China and Russia are catching up with military power of US and West, say leading defence experts

Kim Sengupta
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China and Russia are challenging the military supremacy of America and its allies and the West can no longer rely on the strategic advantage it has enjoyed until now, a leading think tank states in its annual report.

The Military Balance 2018 report, produced by the IISS (International Institute of Strategic Studies) warns that while war between the great powers is not inevitable, Washington, Moscow and Beijing are now systematically preparing for the possibility of conflict.

The report details the drive by the Chinese leadership in acquiring and expanding its formidable arsenal. In the air, this includes the Chengdu J-20 combat aircraft entering service in 2020, which means the US losing its monopoly on stealth aircraft. Meanwhile its PL-15 extended range air-to-air missile system will be equipped with electronically scanned radars – technology few other nations possess.

There have been similar advances in naval capabilities. China’s programme over the last 15 years means it has built more corvettes, destroyers, frigates and submarines than Japan, India and South Korea combined. The total tonnage of its new warships and auxiliaries launched in the last four years alone, the report points out, is significantly greater than that of the entire French navy. The launch of its first Type–055 cruiser illustrates its blue water capabilities enable it to deploy further including off the coast of Europe. Its base in Djibouti, in the Horn of Africa, lays the ground for missions at vast distances.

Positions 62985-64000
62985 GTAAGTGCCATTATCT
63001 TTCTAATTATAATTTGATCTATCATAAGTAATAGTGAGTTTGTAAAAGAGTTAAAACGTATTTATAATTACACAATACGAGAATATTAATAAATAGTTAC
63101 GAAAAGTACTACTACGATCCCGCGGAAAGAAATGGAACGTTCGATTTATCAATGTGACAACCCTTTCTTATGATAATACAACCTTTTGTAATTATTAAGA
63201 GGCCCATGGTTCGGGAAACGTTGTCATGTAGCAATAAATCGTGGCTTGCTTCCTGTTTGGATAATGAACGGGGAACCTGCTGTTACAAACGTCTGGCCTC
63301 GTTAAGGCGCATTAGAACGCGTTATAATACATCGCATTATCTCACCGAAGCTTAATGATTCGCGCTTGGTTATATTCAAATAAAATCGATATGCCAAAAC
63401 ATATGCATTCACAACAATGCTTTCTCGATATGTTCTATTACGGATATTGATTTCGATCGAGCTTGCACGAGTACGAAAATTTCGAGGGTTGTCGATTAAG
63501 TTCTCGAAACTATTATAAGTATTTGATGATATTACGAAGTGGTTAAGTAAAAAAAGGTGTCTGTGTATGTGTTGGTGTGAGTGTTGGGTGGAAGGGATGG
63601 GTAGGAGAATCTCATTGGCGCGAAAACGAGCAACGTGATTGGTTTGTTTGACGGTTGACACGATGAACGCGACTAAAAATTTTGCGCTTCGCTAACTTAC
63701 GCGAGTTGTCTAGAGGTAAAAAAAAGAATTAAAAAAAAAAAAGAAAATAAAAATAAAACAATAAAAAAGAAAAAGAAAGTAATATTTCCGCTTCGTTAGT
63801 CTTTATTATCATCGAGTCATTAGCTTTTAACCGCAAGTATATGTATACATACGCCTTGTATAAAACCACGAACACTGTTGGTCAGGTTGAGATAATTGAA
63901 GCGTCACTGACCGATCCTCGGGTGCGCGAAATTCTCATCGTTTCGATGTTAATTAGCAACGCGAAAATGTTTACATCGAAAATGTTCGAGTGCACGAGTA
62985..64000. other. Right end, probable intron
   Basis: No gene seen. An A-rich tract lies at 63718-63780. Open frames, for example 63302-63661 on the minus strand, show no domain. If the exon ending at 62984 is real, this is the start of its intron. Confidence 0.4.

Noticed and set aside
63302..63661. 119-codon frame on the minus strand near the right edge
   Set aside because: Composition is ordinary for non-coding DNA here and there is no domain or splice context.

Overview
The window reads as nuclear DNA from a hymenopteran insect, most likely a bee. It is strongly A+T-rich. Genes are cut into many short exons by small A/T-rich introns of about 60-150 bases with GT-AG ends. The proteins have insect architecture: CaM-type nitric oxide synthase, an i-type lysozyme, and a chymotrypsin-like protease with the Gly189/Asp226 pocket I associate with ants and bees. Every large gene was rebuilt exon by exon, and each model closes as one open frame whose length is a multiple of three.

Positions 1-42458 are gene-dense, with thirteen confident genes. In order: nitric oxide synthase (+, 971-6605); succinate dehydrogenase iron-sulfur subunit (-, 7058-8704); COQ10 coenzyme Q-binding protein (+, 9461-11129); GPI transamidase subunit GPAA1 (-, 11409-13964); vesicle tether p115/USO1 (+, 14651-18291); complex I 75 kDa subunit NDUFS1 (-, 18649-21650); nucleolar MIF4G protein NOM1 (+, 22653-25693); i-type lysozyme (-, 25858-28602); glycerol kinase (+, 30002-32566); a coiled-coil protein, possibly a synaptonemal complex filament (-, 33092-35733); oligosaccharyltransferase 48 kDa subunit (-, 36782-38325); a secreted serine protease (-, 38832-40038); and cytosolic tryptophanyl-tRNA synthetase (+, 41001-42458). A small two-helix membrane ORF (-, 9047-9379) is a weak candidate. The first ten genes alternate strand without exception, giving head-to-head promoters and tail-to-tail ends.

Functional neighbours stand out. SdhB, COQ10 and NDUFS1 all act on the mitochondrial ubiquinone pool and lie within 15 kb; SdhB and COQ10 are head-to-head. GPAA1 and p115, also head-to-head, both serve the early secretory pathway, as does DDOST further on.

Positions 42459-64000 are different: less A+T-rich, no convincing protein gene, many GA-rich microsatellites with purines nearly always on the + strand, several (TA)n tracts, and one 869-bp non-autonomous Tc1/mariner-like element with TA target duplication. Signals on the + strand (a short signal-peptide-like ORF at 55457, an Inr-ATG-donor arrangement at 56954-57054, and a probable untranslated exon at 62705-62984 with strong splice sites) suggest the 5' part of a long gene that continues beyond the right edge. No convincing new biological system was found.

The pace of militarisation is slower in the case of Russia partly due to funding and industrial issues. It is, however, benefiting from experience of real life combat in Syria and Ukraine and has shown extensive capabilities in the field of hybrid warfare including cyber attacks.

Dr John Chipman, IISS director-general and chief executive said: “Some governments in the West will look to ‘leap-ahead’ technologies to augment and even deliver military power, but these are no guarantee of success.

“China’s emerging weapons developments and broader defence-technological progress further its transition from ‘catching up’ with the West to becoming a global defence innovator. The West no longer has a monopoly on world-leading defence innovation and production, or the funds to enable these. Indeed, China might be the one to leap ahead. But to use its capabilities to best effect, China will need to make similar improvements in training, doctrine and tactics.”